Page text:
Serotype prevalence of occult pneumococcal bacteremia.

E. R. Alpern*, E. A. Alessandrini, K. L. McGowan, L. M. Bell, K. N. Shaw

*Corresponding author for this work

Research output: Contribution to journalArticlepeer-review

44 Scopus citations

Abstract

OBJECTIVE: The licensure and use of a pneumococcal conjugate vaccine that is immunogenic in children who are younger than 2 years may affect the epidemiology of occult bacteremia. This study was conducted to determine the serotype prevalence of Streptococcus pneumoniae isolates from children with occult bacteremia and to document the proportion that would be covered by the recently licensed heptavalent pneumococcal conjugate vaccine. METHODS: A cohort of 5901 children who were 2 to 24 months of age and had a temperature of >/=39.0 degrees C evaluated with a blood culture at an urban tertiary care children's hospital emergency department was studied to determine the prevalence of S pneumoniae serotypes. Patients were excluded if their immune system was suppressed, they had a diagnosis of a focal infection, they were evaluated by lumbar puncture, they were admitted to the hospital, or they died during initial evaluation. Blood cultures were inoculated into pediatric blood culture bottles and processed using an automated carbon dioxide monitoring system. All pneumococcal isolates were serotyped on the basis of capsular swelling with type-specific antisera (Quellung reaction). RESULTS: The study population consisted of 5901 patients. The overall rate of occult bacteremia was 1.9% (95% confidence interval [CI]: 1.5-2.3). S pneumoniae accounted for 92 of 111 isolates (82.9%; 95% CI: 74.6-89.4) in children with occult bacteremia. Eight pneumococcal serotypes were represented: 6A (2%), 9V (6%), 19F (6%), 18C (8%), 4 (9%), 6B (13%), 23F (15%), and 14 (42%). Serotypes 14, 6B, and 23F accounted for 69.3% (95% CI: 58.6-78.7) of typed isolates. In the cohort, 97.7% (95% CI: 92-99.7) of isolated serotypes are represented in the newly licensed heptavalent pneumococcal conjugate vaccine. The single isolated serotype that would not have been covered by the currently licensed heptavalent pneumococcal conjugate vaccine was 6A. CONCLUSIONS: S pneumoniae accounts for the vast majority of bacterial pathogens in children with occult bacteremia. As indicated by the results of this study, the heptavalent pneumococcal conjugate vaccine may prevent the majority of occult pneumococcal bacteremia episodes. The 2 cases of bacteremia with a serotype that would not have been included in the vaccine both were due to serotype 6A. It has been noted that there is potential nonvaccine serotype and subgroup cross-protection (6A from 6B) afforded to children who are immunized with the heptavalent vaccine. The high potential efficacy of the heptavalent pneumococcal conjugate vaccine for strains that cause occult bacteremia in our population may have a profound effect on the treatment of children with fever without a source. There has been an alarming and rapid emergence of antibiotic-resistant pneumococcal strains. Less pressure to use broad-spectrum antibiotics, which in turn causes further antibiotic resistance, should result. Laboratory testing and hospitalization also should be reduced. The prevalence rates determined by this study may be used as baseline data for comparison of serotype rates of occult pneumococcal bacteremia after widespread use of the heptavalent vaccine.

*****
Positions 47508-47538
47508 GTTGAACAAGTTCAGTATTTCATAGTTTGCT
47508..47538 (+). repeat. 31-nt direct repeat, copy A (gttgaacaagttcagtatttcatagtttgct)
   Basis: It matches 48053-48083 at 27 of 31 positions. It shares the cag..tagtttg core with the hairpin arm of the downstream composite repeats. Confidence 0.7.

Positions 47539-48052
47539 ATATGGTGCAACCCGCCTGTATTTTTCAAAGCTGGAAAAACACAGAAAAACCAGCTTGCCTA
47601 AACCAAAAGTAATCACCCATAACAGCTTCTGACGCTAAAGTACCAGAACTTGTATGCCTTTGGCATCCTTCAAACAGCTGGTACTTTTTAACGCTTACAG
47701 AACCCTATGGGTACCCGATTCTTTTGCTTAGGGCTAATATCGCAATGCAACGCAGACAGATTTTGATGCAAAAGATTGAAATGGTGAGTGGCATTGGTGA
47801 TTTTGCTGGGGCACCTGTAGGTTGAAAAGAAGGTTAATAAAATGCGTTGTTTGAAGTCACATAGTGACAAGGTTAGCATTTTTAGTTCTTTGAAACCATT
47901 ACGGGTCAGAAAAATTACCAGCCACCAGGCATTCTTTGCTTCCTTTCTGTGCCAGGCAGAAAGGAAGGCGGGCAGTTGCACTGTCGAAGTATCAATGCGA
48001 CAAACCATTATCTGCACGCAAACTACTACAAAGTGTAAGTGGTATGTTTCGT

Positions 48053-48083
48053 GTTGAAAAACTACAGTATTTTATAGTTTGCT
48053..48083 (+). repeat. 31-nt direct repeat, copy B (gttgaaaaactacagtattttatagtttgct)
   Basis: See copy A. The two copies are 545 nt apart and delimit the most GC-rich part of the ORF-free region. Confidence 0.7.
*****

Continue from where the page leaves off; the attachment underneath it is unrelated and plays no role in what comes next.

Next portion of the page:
Original languageEnglish (US)
Pages (from-to)E23
JournalPediatrics
Volume108
Issue number2
DOIs
StatePublished - Aug 2001

ASJC Scopus subject areas

  • Pediatrics, Perinatology, and Child Health

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